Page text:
On Advertising: Why Microsoft ran scared from a Family Guy

According to Euripides, you can tell a lot about a man by the company he keeps.

According to 21st-century marketing lore, you can tell a lot about a company from the company it keeps. So advertisers are becoming increasingly aware that the editorial environment in which their ads appear says an awful lot about the values of their brand.

Take Microsoft. Less than a month ago it announced (with appropriate levels of hysterical excitement) that it was going to sponsor a TV variety show produced by Seth MacFarlane, the creator of cult cartoon series Family Guy. It was one of those stories that got the rest of the marketing industry scribbling notes. Not only was this a bold initiative by Microsoft, but it represented a real marketing first.

The idea was to create an original piece of branded entertainment, mixing live-action with animation and guest appearances, branded throughout by Windows. So there'd be segments on how easy the new Windows 7 is to use or how fast it operates.

I know it doesn't sound like a bundle of laughs, but Family Guy fans would trust MacFarlane to pull it off. And it sounds like he did... perhaps a bit too well. Because Microsoft is now running scared and has abruptly pulled out of the project after discovering that (in characteristic MacFarlane fashion) the show contained some, ahem, sensitive material.

According to Variety magazine, Microsoft was traumatised by the show's "riffs on deaf people, the Holocaust, feminine hygiene and incest". Liberals criticised Microsoft for being oversensitive and weak. And for implying that their target consumers are by definition uncomfortable with anything cutting-edge, experimental, creative (presumably qualities that Microsoft was hoping to appropriate through the Family Guy association in the first place).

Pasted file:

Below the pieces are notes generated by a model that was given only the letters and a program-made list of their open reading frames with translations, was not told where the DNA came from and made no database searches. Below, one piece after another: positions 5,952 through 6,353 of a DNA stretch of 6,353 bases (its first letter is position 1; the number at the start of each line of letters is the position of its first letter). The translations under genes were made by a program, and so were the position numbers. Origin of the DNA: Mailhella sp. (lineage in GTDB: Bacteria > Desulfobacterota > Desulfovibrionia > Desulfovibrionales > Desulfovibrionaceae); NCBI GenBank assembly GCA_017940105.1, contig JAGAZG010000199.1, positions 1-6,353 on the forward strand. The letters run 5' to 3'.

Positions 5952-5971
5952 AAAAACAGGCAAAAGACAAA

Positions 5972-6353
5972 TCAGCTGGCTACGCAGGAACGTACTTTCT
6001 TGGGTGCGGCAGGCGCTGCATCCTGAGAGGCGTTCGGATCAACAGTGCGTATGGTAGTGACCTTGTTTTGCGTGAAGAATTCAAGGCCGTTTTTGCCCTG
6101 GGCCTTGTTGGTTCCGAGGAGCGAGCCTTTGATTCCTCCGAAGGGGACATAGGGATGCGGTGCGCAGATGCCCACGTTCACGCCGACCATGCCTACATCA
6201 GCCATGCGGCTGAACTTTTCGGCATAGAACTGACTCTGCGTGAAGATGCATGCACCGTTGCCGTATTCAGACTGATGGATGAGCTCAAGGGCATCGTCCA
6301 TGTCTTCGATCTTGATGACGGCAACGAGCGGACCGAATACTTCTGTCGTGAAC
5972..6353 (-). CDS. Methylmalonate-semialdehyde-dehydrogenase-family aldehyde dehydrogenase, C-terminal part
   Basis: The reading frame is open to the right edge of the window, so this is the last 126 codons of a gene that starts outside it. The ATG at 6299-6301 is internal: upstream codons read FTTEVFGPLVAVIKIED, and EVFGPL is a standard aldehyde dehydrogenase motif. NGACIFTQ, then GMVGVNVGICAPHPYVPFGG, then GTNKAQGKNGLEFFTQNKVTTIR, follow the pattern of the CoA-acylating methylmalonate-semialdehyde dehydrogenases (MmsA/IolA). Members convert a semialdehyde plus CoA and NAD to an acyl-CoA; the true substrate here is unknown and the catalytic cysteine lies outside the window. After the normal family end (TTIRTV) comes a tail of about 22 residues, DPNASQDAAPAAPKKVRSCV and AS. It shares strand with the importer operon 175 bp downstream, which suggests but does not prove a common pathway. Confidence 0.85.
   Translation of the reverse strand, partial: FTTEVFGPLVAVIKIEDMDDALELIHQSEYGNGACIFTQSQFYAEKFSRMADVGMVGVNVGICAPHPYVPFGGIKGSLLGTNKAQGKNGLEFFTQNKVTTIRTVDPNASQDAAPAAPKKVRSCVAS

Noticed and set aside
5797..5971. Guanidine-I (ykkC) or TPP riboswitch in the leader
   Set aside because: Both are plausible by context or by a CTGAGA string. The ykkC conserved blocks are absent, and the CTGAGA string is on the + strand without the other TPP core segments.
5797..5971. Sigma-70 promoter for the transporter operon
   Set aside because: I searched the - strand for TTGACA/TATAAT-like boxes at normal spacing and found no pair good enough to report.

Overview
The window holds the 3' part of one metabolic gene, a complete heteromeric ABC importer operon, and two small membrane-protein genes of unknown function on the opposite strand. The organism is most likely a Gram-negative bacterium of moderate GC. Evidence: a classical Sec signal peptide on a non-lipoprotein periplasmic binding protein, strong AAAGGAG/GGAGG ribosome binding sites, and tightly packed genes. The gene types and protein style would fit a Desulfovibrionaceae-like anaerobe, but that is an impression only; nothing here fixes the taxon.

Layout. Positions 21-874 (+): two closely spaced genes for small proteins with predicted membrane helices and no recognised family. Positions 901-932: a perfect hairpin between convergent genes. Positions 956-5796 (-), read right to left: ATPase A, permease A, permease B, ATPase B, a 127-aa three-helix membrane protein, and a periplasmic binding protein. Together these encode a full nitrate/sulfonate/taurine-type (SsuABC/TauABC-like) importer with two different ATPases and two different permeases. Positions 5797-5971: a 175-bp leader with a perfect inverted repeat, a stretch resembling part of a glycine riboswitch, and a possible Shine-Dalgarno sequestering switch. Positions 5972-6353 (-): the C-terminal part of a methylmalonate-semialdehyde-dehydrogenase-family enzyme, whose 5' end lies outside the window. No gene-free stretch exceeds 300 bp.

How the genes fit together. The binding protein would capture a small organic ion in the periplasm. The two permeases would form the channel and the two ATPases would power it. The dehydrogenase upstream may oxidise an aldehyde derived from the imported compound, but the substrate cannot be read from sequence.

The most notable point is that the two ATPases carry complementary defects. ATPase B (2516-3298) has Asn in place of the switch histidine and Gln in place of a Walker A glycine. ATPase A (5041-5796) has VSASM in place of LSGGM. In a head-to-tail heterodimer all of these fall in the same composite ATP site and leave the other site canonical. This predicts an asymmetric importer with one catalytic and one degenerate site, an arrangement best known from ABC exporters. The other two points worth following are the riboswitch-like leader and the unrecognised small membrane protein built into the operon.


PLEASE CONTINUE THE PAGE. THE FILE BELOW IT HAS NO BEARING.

But leaving aside Microsoft's ridiculous naïvety in assuming that MacFarlane and his team would ever produce something anodyne and inoffensive, plenty of advertisers will have much sympathy for their stance. No big company wants to damage its brand equity by getting caught in the crossfire of editorial controversy.

We live in a consumer-empowered digital world that gives instant, amplified voice to the easily offended, and in which ordinary people are quickly mobilised behind a cause. These days a single offended consumer can work up a global fire-storm by leveraging the power of the internet; the risks for any advertiser even within sniffing distance of offensive material are higher than ever.

Last month a Facebook page was set up to demand that consumers lobby brands whose ads appeared around Jan Moir's Daily Mail column on Stephen Gately. The Facebook page urged those advertisers to withdraw their commercial support for the Mail. The speed and strength with which advertisers including Marks & Spencer and Nestlé responded to such pressure was evidence of how sensitive brands have become to consumer opinion.

Of course it's right that advertisers should seek to place their commercial messages within media environments that match their corporate and brand values. That's a key plank of advertising strategy. But there's a new danger here, too, from this heightened sensitivity to our complaining culture.

Do we really want advertisers to be part of a debate about the rights or wrongs of the editorial context in which their messages appear?

After all, advertising plays a vital role in funding the UK's relatively diverse media landscape. If advertisers are pressured into steering clear of any media environment that could possibly cause offence, a sort of censorship will result. Those media that rely on advertising revenue for their existence will be more wary (than they already are) of provoking, of challenging, of risking a backlash. Advertisers should think very carefully before they allow themselves (and their budgets) to moralise on editorial issues. As Microsoft is likely to find to its cost, in the end consumers won't thank them for it.

Best in Show - Weetabix (WCRS)

In a world of endlessly exciting cereal choices, Weetabix is the boring goody-goody on a shelf stacked with racy, sugary, crunchy, chocolatey breakfast highs. It's a brand in need of a marketing make-over. And it's just got one, in the form of a silly-funny, entertaining new TV ad from WCRS. The commercial is about a jockey who, after his horse falls at the first fence, goes on to win the race on foot. Because he's had his Weetabix, see? It's a lovely ad with a real lightness of touch that is so rare for this category. Yummy.

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